I’m sorry. It’s not statically possible that every time I’m made to wait at a doctor’s office, they’re always late from attending emergencies. Whatever their excuse, if they bother to give one, we tolerate wasting hours of our time waiting on doctors and related medical appointments. We expect it, really. And the medical community blatantly exploits this by overbooking. My daughter’s orthopedist even has a sticker on his door proudly announcing they have wifi.

What is your time worth?

As I see it, my son’s dermatologist owes me somewhere close to $200 bucks for my time, and infinite patience.

Even with full PPO coverage by a major carrier, our out-of-pocket for my daughter’s mishap will come close to a grand from all the ancillary costs and deductibles insurance won’t cover. Hard as this is to swallow over a simple broken wrist, we also lost close to eight hours of our lives, virtually a full work day, adding up the time waiting to be seen.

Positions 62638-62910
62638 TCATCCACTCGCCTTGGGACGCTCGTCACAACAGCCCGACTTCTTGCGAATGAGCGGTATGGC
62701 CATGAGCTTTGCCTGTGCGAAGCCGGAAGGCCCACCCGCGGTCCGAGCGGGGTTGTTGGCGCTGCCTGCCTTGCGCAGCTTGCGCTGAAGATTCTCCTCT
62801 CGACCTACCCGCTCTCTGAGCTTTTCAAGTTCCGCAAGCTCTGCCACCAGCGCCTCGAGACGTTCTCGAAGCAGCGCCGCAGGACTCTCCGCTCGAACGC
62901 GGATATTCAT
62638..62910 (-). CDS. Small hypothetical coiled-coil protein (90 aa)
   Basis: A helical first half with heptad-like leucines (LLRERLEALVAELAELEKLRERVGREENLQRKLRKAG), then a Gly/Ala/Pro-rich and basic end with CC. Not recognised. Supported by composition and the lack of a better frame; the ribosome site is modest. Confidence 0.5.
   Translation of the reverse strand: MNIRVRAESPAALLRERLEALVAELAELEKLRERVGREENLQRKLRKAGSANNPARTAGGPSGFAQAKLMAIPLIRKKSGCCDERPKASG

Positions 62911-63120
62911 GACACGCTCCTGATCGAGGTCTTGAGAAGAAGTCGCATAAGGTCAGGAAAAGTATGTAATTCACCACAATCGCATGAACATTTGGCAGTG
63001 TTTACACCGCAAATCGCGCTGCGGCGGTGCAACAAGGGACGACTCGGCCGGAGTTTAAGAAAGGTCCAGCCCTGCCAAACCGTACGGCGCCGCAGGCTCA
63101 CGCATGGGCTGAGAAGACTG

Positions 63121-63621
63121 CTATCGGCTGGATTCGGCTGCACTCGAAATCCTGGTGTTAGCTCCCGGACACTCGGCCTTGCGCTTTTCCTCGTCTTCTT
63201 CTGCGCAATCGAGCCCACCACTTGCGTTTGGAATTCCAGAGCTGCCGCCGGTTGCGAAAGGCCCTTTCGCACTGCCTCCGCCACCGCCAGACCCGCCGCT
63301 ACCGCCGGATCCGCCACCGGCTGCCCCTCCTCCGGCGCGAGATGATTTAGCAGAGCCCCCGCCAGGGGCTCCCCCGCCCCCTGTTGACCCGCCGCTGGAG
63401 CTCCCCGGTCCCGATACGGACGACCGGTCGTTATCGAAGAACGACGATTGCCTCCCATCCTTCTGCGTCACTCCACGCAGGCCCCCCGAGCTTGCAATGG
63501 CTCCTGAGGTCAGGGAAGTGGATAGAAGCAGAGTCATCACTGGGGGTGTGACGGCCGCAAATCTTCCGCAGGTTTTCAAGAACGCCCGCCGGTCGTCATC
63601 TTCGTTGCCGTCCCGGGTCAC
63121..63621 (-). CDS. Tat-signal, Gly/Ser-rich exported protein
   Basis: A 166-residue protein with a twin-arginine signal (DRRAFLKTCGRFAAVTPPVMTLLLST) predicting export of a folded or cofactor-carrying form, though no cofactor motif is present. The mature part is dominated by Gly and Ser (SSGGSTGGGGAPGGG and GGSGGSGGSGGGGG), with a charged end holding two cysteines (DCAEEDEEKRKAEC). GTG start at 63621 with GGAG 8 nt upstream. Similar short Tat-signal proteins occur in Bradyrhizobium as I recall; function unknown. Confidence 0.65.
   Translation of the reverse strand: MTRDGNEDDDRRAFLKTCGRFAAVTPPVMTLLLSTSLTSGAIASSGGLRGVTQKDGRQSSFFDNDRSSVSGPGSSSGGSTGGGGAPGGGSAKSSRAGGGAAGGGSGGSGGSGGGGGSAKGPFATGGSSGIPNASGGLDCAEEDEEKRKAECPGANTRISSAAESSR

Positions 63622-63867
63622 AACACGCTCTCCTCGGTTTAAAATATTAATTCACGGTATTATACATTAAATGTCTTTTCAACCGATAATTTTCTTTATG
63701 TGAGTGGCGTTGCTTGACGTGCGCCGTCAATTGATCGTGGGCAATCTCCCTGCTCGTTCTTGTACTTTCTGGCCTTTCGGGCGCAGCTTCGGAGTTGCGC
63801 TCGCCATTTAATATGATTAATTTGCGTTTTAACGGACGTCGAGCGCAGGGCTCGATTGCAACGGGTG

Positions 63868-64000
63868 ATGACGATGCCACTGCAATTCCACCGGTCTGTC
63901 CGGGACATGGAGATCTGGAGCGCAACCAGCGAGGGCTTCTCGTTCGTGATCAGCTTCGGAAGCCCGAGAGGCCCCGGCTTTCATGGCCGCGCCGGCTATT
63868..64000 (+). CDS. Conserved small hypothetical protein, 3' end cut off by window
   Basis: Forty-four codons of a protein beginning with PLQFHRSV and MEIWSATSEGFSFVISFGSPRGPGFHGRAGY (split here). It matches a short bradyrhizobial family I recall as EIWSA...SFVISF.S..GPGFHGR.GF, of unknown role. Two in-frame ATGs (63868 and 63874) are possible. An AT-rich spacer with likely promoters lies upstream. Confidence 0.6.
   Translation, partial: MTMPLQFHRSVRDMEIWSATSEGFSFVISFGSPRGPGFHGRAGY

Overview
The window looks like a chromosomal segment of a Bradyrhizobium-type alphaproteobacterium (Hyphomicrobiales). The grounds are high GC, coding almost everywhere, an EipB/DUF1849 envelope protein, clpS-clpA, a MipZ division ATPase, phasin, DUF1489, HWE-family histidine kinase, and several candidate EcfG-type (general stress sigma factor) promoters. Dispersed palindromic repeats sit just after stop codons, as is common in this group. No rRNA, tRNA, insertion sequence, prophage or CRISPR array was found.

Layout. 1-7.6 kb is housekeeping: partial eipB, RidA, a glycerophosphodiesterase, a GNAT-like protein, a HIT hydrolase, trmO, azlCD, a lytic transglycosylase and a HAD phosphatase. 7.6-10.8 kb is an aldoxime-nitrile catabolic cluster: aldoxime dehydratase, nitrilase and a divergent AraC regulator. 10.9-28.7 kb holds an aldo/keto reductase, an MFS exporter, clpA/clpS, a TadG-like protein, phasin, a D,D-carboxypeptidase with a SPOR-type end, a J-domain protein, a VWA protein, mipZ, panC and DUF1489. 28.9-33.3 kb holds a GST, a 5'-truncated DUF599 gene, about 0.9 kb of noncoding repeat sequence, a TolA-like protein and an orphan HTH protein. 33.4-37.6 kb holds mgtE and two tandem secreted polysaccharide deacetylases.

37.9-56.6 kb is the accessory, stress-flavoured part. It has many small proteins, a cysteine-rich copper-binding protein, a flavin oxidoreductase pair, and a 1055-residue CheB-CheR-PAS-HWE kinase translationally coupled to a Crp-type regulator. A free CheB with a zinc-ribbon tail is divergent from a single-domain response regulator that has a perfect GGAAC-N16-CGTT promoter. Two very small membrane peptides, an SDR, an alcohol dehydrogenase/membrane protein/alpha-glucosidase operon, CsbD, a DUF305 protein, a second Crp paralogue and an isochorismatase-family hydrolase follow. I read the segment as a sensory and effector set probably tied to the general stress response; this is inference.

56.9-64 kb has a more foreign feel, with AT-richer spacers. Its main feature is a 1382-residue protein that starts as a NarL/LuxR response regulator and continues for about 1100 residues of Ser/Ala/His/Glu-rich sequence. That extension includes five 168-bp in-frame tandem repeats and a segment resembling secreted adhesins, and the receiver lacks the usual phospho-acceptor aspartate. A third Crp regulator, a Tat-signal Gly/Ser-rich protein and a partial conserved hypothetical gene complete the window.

Time is all we really own.

Appointments are agreements, contracts of service for a specific time. Perpetually late people are not only breaking their agreement, but essentially stealing part of your life. My mom’s last years she spent many long afternoons for Chemo at Kaiser. Collectively, she lost more than six months in a depressing, windowless room with 20 other cancer patients—waiting. The actual drip took less than half an hour.

2 comments:

Cygnet Brown said...

I distinctly recall an incident where an attorney waited in a doctor's office for 2 hours one afternoon. He sued. He won. I doubt he's had to wait for another doctors appointment since.

J. Cafesin said...

We should get a class action going! I'm in. Anyone else?